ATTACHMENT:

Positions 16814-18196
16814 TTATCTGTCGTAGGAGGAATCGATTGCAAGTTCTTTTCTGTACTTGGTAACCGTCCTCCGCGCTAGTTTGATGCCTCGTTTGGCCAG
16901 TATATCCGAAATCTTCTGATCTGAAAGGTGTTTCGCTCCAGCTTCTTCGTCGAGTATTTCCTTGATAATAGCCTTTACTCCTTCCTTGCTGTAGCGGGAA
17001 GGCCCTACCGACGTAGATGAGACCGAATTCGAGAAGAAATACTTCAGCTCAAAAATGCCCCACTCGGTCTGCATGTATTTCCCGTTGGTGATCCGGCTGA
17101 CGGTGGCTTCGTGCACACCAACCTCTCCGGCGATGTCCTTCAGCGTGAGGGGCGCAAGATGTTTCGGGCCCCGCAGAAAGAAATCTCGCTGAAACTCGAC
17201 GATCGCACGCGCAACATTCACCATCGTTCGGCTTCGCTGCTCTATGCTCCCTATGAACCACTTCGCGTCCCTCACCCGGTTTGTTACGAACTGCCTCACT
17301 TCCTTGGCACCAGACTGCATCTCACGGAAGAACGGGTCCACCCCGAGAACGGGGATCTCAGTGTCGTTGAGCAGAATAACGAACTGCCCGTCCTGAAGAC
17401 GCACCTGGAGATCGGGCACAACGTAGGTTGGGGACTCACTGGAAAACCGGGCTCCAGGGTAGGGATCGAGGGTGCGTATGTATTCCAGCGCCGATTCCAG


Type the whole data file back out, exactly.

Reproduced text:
Positions 16814-18196
16814 TTATCTGTCGTAGGAGGAATCGATTGCAAGTTCTTTTCTGTACTTGGTAACCGTCCTCCGCGCTAGTTTGATGCCTCGTTTGGCCAG
16901 TATATCCGAAATCTTCTGATCTGAAAGGTGTTTCGCTCCAGCTTCTTCGTCGAGTATTTCCTTGATAATAGCCTTTACTCCTTCCTTGCTGTAGCGGGAA
17001 GGCCCTACCGACGTAGATGAGACCGAATTCGAGAAGAAATACTTCAGCTCAAAAATGCCCCACTCGGTCTGCATGTATTTCCCGTTGGTGATCCGGCTGA
17101 CGGTGGCTTCGTGCACACCAACCTCTCCGGCGATGTCCTTCAGCGTGAGGGGCGCAAGATGTTTCGGGCCCCGCAGAAAGAAATCTCGCTGAAACTCGAC
17201 GATCGCACGCGCAACATTCACCATCGTTCGGCTTCGCTGCTCTATGCTCCCTATGAACCACTTCGCGTCCCTCACCCGGTTTGTTACGAACTGCCTCACT
17301 TCCTTGGCACCAGACTGCATCTCACGGAAGAACGGGTCCACCCCGAGAACGGGGATCTCAGTGTCGTTGAGCAGAATAACGAACTGCCCGTCCTGAAGAC
17401 GCACCTGGAGATCGGGCACAACGTAGGTTGGGGACTCACTGGAAAACCGGGCTCCAGGGTAGGGATCGAGGGTGCGTATGTATTCCAGCGCCGATTCCAG